The COVID-19 pandemic has disrupted the delivery of mental health care. In addition, there is increasing evidence of a sudden need for mental and behavioral health care. As a result, there has been a quick expansion of telemental health.
- Nonanxious patients responded significantly better to the lowest ketamine dose that was tested than participants with anxiety did
- Forty minutes after the start of ketamine infusion, people with anxious depression experienced a lower level of dissociative symptoms as compared to subjects without anxious depression
- Mass General researchers have found ketamine to be an effective choice for some patients with treatment-resistant depression
About half of patients with major depression also suffer with anxiety, making their disorder particularly difficult to treat.
The anesthetic ketamine has become popular over the past decade as a remedy for depressed patients who have become resistant to standard treatments, but its effectiveness in treating anxious depression was unclear.
Researchers at Massachusetts General Hospital set out to determine the effectiveness of intravenous ketamine at four different doses in treatment-resistant depression, including anxious depression. They compared the drug to the sedative midazolam, and when all four treatment groups were combined, they found that ketamine was an equally effective choice.
Methodology of the Study
The study, which enrolled 99 patients, was led by Mass General research fellow Naji Salloum, MD, and George Papakostas, MD, director of Treatment-Resistant Depression Studies in the Depression Clinical and Research Program. The study was sponsored by the National Institute of Mental Health's Rapidly Acting Treatments for Treatment-Resistant Depression (RAPID), which is a research program that promotes the development of fast-acting therapies for treatment-resistant depression.
The patients in the trial ranged in age from 18 to 70, and 45 of them were defined as having anxious depression as measured by the Hamilton Depression Rating Scale (HAMD), which is widely used to assess the severity of symptoms. Participants either received ketamine at one of the four doses, or midazolam at a dose of 0.045 mg/kg.
From Party Drug to Antidepressant
Ketamine, which has built a reputation as the "party" drug for its popularity among nightclub aficionados, is fast-acting, often producing mood changes within hours, as compared to days for most popular antidepressants. Mass General researchers set out to determine how the patients in the trial were feeling during the first three days after their infusion.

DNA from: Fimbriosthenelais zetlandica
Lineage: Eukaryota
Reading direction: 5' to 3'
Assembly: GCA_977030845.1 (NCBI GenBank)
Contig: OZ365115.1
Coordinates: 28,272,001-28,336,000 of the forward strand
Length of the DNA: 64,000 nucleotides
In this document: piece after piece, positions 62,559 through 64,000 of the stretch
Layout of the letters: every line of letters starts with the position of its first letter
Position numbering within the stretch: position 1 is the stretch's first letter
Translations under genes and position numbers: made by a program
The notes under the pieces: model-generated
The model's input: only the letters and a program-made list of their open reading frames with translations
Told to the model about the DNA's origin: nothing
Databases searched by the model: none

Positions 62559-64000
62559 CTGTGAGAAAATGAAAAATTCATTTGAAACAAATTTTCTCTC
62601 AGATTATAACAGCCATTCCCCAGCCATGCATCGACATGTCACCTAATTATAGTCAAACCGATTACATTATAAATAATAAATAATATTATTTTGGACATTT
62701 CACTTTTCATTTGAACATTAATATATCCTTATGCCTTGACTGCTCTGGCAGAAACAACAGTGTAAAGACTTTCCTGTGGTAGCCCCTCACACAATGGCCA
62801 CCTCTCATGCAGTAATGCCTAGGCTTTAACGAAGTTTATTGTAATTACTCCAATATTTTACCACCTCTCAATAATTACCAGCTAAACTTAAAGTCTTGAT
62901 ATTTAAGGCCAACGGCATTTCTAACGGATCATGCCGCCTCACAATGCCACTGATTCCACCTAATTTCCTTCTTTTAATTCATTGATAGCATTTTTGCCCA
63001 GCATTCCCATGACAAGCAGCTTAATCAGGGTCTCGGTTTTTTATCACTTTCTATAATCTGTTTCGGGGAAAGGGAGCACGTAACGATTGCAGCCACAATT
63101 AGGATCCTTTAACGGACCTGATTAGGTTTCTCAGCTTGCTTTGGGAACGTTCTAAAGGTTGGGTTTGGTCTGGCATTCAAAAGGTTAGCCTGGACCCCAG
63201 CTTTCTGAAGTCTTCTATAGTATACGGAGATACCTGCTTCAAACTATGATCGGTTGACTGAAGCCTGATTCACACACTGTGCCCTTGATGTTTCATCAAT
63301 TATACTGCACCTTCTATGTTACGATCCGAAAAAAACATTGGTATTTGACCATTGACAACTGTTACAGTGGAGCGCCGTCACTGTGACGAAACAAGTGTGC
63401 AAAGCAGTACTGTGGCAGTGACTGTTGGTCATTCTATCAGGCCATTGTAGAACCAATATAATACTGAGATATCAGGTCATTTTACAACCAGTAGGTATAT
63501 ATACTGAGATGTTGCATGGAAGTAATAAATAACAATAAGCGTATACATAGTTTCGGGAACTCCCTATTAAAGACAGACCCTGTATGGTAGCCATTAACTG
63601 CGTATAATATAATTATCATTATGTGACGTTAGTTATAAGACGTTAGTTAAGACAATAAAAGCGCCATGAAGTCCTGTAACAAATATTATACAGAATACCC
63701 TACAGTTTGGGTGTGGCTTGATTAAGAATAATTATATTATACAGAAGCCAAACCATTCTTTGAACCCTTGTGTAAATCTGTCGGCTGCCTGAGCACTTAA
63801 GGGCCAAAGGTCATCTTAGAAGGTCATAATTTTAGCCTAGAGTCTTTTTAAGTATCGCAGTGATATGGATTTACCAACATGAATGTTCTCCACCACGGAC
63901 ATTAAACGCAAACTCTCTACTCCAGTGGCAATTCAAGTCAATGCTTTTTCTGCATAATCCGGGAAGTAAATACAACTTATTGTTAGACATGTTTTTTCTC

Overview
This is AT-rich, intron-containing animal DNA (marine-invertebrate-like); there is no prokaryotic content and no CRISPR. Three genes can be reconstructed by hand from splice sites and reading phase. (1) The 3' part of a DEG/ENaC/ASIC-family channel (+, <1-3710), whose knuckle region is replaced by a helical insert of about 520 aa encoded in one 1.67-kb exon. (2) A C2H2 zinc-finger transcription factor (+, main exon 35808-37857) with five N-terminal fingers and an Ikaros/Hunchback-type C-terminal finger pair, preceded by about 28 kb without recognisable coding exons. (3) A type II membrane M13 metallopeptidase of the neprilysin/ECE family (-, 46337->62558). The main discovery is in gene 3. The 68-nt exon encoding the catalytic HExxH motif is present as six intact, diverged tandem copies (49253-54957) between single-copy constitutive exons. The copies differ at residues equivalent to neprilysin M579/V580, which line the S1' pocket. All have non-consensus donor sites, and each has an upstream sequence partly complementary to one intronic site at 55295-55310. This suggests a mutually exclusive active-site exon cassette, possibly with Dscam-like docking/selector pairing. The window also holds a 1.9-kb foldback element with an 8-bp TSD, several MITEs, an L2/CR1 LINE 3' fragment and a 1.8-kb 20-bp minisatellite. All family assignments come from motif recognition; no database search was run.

Excerpt from study
Taken together, our results, as well as results of the two previous reports, highlight the potential role of ketamine in the treatment of anxious depression.
Dr. Salloum and colleagues found that this drug is equally effective in treatment-resistant depression with or without anxiety, when measured at both day one and day three after infusion. However, on day three, the nonanxious patients did respond significantly better to the lowest dose tested (0.1 mg/kg) than the anxious group did.
Interestingly, within 40 minutes of receiving the infusion, patients with anxiety experienced fewer "dissociative" symptoms, such as memory loss and a sense of detachment, than participants without anxious depression did. The study authors suggested one reason for that may be that people suffering from anxiety are often treated with the sedative benzodiazepine, which can blunt dissociative symptoms.
There were some other limitations to this study. For instance, the authors tracked changes in a subset of the HAMD measurement scale rather than focusing on the full HAMD-17 score. They did not take HAMD-17 measurements after the baseline testing, and that "prevented us from assessing whether anxiety symptoms improved as rapidly and thoroughly as core depressive symptoms did," they wrote.
Hope for Treatment-Resistant Patients
The Mass General researchers believe their findings are important because there are so few good options for helping patients with depression who have grown resistant to standard treatments. Patients with anxious depression "do not maintain response or remission, and may have a higher side-effect burden compared to subjects with nonanxious depression," the authors wrote.
This new evidence adds weight to two previous studies that explored how the drug affected anxiety levels, the authors noted. One of these trials, which compared the drug to a placebo in treatment-resistant patients, showed ketamine lowered symptoms of depression and lengthened the time to relapse. The second demonstrated significant benefits for the drug over midazolam in anxious and nonanxious depression.
"Taken together, our results, as well as results of the two previous reports, highlight the potential role of ketamine in the treatment of anxious depression," they concluded.
Contributors: George Papakostas, MD and Naji Salloum, MD.
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